BBG: Since you just started…do you have a target release date?
GT: Gosh, I hope it’s out by next summer. Either summer or fall would be nice.
BBG: Are you planning a major tour to support that album?
BBG: You did a solo album a couple years ago. Do you have any plans for more solo releases?
GT: Yes. I actually have two in the works right now. They are in various states of completion, or disorganization. It depends on how you look at it.
BBG: Why disorganized?
GT: Oh, you know I’ve got so many things going on. When Queensryche beckons – it’s my first priority – I have to put other things on hold. We’re working very diligently, so my solo stuff kind of sits on the back burner, boiling away.
BBG: Can you tell me a little of what you’ve got in the can so far for either solo album?
GT: I’ve got two and they are very different. One is a collection of individual songs and the other is theme record.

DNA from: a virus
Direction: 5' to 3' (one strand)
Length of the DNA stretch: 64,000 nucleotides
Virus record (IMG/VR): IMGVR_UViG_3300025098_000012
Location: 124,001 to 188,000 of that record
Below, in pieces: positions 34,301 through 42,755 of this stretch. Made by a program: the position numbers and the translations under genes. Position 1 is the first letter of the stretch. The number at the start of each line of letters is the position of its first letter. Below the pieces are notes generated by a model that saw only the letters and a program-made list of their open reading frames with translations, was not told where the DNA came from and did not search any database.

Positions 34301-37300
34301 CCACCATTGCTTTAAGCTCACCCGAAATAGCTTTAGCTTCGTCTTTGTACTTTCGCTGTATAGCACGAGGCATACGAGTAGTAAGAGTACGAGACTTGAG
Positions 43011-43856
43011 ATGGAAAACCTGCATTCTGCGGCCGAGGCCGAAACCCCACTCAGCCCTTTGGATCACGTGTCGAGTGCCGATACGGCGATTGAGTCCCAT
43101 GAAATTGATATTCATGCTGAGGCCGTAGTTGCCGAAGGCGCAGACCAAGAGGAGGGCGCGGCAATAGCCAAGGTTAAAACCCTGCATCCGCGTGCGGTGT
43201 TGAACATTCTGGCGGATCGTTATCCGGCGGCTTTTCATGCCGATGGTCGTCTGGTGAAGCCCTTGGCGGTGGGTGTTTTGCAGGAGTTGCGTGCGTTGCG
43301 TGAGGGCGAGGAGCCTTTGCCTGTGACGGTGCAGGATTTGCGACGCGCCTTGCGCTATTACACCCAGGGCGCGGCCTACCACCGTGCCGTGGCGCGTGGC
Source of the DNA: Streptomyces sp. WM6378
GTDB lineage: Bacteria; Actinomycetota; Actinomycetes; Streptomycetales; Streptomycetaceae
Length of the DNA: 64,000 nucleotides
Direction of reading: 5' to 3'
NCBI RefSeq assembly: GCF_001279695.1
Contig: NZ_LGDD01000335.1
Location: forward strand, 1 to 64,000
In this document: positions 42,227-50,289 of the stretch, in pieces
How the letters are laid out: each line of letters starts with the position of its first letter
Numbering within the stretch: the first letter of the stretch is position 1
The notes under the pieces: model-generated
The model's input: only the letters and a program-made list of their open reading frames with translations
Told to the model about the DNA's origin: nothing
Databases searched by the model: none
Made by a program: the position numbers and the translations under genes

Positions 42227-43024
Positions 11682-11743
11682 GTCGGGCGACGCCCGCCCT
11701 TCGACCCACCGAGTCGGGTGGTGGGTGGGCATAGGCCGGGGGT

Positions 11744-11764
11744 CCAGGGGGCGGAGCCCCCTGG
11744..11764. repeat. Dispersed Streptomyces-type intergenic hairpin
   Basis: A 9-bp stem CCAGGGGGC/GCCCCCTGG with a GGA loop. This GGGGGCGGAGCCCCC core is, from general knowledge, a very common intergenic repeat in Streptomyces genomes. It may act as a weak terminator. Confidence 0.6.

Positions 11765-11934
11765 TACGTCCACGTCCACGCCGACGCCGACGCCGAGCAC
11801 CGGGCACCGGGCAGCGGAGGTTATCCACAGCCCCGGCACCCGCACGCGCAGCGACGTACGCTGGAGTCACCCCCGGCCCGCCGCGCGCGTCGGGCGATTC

BBG: You interest me with your “theme records.”
GT: It’s like putting together a puzzle. Finding the pieces that work, then creating a soundscape and the lyrical direction. You know, paint a picture. I find it interesting, because usually a subject will have totally different facets to it. I think it’s great to approach each different facet with a song. You can kind of get a real… more of a feel for the idea or theme when you approach it from a number of different angles.
BBG: What’s been your career highlight with Queensryche so far?